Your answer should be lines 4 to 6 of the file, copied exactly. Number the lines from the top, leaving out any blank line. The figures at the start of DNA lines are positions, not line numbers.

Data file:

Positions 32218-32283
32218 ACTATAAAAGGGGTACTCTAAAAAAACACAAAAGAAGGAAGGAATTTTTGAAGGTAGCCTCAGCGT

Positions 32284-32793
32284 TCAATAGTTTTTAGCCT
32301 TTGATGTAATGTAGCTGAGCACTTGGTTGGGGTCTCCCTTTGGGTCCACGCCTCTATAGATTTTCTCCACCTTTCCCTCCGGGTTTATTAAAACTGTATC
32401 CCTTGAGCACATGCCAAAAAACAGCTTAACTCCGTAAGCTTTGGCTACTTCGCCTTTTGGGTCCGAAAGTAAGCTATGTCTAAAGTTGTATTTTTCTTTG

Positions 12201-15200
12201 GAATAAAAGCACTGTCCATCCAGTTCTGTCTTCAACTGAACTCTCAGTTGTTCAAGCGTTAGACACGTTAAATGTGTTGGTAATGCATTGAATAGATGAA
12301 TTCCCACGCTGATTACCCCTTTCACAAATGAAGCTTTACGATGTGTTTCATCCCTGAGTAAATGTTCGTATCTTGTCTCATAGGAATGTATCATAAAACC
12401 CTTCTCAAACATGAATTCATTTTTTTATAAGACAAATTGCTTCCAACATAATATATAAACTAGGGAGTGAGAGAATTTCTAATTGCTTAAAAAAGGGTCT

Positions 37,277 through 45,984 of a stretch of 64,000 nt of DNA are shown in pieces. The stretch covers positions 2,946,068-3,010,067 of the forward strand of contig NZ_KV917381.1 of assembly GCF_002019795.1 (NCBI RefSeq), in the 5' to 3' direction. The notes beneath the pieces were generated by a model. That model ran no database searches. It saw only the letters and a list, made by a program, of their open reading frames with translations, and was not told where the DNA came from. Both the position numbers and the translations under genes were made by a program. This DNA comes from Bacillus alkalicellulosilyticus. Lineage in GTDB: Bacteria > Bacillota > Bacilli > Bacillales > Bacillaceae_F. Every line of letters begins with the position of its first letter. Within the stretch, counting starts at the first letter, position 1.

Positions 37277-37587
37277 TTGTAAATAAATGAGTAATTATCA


32284 TCAATAGTTTTTAGCCT
32301 TTGATGTAATGTAGCTGAGCACTTGGTTGGGGTCTCCCTTTGGGTCCACGCCTCTATAGATTTTCTCCACCTTTCCCTCCGGGTTTATTAAAACTGTATC
32401 CCTTGAGCACATGCCAAAAAACAGCTTAACTCCGTAAGCTTTGGCTACTTCGCCTTTTGGGTCCGAAAGTAAGCTATGTCTAAAGTTGTATTTTTCTTTG